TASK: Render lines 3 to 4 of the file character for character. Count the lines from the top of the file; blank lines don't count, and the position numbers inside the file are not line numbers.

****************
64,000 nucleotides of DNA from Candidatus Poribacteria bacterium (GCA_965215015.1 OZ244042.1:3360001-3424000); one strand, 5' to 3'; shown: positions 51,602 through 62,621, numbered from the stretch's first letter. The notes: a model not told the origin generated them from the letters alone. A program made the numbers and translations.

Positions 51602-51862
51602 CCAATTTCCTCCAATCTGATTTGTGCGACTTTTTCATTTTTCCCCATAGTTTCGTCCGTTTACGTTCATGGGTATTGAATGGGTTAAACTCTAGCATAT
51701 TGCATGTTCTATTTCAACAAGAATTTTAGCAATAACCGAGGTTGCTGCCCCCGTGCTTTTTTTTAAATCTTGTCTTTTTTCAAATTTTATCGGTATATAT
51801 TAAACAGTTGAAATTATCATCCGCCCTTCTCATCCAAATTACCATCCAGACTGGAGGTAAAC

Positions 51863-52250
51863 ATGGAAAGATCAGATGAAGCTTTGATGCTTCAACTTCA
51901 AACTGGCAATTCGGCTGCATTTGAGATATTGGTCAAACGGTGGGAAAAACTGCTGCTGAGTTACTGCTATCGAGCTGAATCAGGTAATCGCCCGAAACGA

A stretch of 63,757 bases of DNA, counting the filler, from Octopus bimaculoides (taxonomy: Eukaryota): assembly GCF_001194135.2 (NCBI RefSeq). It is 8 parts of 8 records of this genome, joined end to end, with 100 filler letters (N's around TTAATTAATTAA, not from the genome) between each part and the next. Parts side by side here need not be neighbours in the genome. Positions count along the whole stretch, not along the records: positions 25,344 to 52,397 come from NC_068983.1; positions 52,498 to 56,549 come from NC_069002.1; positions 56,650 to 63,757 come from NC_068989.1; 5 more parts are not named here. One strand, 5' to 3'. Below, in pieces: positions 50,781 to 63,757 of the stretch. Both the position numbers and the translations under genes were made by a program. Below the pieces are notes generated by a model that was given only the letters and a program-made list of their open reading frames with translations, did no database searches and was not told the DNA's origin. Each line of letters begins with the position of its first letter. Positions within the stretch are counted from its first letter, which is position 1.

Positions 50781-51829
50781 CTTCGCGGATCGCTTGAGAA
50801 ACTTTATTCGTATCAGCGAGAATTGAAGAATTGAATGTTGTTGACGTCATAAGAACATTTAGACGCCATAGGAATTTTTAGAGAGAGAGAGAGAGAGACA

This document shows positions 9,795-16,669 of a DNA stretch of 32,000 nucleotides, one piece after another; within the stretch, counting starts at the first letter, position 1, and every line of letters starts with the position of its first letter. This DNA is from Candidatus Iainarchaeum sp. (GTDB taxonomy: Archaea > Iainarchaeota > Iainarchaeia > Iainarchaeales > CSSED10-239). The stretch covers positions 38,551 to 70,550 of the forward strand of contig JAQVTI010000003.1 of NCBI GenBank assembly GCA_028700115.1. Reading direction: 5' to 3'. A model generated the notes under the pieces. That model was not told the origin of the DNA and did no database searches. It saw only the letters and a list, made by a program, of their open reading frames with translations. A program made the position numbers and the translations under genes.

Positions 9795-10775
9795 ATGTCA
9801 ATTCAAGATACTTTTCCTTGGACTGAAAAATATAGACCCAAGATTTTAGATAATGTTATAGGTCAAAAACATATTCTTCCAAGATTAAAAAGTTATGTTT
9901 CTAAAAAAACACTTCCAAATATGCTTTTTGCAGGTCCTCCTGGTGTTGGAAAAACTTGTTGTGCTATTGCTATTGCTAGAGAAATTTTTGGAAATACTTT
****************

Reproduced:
51602 CCAATTTCCTCCAATCTGATTTGTGCGACTTTTTCATTTTTCCCCATAGTTTCGTCCGTTTACGTTCATGGGTATTGAATGGGTTAAACTCTAGCATAT
51701 TGCATGTTCTATTTCAACAAGAATTTTAGCAATAACCGAGGTTGCTGCCCCCGTGCTTTTTTTTAAATCTTGTCTTTTTTCAAATTTTATCGGTATATAT